Prof. Richard de Dear
University of Sydney, Australia
Over the last 35 years, Professor Richard de Dear has focused his research career on defining what occupants want and need from their built environments, and assessing the performance of buildings in terms of meeting those requirements. He is currently the most highly cited living researcher in the domain of thermal comfort, with over 250 peer-reviewed papers plus several monographs on the subject. Within that body of research, it is his adaptive model of thermal comfort that’s had the greatest impact, not just on the research community but also on the design and operation of actual buildings. De Dear’s adaptive model underpins the American Society of Heating and the Refrigerating and Air Conditioning Engineers’ thermal comfort standard, ASHRAE 55-2004, 2010, 2013, which in turn, informs several national thermal comfort standards around the world.
Prof. Tengfei (Tim) Zhang
Tianjin University and Dalian University, China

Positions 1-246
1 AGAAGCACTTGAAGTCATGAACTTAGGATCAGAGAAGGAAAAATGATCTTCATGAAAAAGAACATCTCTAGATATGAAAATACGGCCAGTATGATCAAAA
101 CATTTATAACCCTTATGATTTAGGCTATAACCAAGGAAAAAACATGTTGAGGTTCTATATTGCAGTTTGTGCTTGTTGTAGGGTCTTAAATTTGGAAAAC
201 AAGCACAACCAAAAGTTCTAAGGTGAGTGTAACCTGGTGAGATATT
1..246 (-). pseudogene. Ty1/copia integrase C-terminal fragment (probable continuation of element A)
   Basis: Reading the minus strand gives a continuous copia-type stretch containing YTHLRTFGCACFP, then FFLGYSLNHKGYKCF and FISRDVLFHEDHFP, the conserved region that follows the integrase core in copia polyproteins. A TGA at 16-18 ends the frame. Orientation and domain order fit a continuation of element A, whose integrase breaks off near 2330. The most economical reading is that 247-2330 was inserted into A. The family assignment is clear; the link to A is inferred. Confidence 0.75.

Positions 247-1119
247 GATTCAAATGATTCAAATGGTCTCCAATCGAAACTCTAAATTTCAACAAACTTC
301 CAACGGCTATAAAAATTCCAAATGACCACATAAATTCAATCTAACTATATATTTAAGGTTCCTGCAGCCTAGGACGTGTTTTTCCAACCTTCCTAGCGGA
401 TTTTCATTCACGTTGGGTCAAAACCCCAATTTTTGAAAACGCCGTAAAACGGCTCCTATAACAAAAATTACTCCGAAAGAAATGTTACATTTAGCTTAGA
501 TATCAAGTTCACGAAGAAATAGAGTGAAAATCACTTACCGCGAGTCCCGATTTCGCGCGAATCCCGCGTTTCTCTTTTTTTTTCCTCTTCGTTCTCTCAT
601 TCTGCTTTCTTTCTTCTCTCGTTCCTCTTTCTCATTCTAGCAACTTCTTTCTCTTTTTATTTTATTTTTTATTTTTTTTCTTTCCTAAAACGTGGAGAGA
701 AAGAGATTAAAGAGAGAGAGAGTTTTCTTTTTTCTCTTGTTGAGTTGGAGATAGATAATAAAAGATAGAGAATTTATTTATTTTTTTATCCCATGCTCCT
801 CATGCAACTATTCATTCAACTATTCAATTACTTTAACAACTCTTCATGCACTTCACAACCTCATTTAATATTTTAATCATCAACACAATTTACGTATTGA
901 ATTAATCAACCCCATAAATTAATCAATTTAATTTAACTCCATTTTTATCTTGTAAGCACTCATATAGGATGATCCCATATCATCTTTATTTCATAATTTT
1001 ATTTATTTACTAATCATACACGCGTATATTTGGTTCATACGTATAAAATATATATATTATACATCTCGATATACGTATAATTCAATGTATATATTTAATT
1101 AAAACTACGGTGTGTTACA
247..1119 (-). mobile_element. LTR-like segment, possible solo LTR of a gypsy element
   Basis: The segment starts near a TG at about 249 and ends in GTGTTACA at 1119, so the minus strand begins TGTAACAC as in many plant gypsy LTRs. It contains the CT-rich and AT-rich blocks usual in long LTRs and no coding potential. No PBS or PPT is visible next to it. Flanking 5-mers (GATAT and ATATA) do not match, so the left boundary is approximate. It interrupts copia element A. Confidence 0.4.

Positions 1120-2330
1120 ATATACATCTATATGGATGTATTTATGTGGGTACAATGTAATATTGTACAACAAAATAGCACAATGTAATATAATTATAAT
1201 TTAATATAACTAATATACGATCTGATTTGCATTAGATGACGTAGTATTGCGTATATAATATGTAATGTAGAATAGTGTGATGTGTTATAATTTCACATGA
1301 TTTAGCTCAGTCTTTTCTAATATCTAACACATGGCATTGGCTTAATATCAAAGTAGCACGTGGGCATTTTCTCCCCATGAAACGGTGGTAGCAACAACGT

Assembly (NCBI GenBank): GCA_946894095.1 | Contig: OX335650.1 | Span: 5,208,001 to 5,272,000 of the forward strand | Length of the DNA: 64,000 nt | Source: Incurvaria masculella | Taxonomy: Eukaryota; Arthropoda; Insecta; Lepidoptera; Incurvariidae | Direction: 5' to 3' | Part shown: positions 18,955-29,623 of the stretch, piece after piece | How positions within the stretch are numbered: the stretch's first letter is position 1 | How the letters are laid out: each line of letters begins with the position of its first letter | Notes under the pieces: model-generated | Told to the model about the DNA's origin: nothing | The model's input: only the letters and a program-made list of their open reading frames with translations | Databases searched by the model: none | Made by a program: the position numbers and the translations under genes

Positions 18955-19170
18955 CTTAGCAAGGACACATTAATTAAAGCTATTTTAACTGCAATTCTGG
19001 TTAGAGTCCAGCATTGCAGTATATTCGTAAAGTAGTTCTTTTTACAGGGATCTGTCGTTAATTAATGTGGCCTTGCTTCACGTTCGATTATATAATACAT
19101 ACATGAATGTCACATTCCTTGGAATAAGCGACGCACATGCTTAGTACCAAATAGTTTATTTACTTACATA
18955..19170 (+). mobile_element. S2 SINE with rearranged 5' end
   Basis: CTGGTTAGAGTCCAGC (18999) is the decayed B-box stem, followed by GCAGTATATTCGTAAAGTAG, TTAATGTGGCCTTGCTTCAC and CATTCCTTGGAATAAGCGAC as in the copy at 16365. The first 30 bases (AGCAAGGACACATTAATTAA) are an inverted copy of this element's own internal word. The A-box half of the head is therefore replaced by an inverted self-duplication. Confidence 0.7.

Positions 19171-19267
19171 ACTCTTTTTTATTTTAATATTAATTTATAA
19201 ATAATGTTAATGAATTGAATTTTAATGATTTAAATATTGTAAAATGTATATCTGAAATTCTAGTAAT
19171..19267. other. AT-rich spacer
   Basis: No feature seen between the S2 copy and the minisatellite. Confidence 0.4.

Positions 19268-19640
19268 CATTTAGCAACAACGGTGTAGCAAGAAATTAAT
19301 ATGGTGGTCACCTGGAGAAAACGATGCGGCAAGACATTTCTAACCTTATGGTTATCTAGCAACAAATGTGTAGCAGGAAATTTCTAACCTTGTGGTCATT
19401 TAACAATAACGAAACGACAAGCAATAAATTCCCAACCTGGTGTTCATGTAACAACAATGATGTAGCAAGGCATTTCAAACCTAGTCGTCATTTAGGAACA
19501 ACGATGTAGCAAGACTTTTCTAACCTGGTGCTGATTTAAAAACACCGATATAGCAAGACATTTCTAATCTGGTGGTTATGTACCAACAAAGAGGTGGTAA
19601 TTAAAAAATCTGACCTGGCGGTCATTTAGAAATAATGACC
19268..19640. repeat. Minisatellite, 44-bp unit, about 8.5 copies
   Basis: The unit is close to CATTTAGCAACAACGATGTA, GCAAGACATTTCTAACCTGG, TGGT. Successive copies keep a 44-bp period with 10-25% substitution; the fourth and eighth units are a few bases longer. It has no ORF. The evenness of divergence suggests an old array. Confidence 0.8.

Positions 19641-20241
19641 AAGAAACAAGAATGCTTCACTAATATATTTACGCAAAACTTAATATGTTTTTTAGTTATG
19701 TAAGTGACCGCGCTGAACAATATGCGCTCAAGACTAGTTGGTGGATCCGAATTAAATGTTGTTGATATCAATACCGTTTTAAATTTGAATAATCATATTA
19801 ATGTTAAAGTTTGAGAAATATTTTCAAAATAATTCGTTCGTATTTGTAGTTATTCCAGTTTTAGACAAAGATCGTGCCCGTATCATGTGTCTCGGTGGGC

Zhang, Tengfei (Tim) is a professor and the vice dean of School of Environmental Science and Engineering, Tianjin University, China. He obtained the bachelor’s degree from Southeast University in 2000, master’s degree from Tsinghua University of China in 2003, and Ph.D. degree from Purdue University in 2007. He has been conducting built environment research for over 17 years. Dr. Zhang is the PI of the research projects/subprojects of the national Key Basic Research and Development Program, national Natural Science Foundation of China (NSFC), Chinese Ministry of Education, Boeing Commercial Airplane, COMAC, etc. Dr. Zhang has published more than 140 papers and these papers have been cited more than 1800 times (based on the Google database). His H-Index is 20 (Google) and I10-Index is 37 (Google).He was recognized as one of the national distinguished young scholars of China in 2016. He received the prestigious Chorafas Dissertation award from Switzerland in 2007 and the most cited article award by the international journal of Building and Environment in 2010. Dr. Zhang was one of the Most Cited Chinese Scholars in each year from 2014 to 2018 according to the Elsevier Publishing Group. His research was once reported by CNN, CNN Headline News and Business Week. He is also a holder of 11 China patents. He serves in the international journal of Building and Environment as editorial member.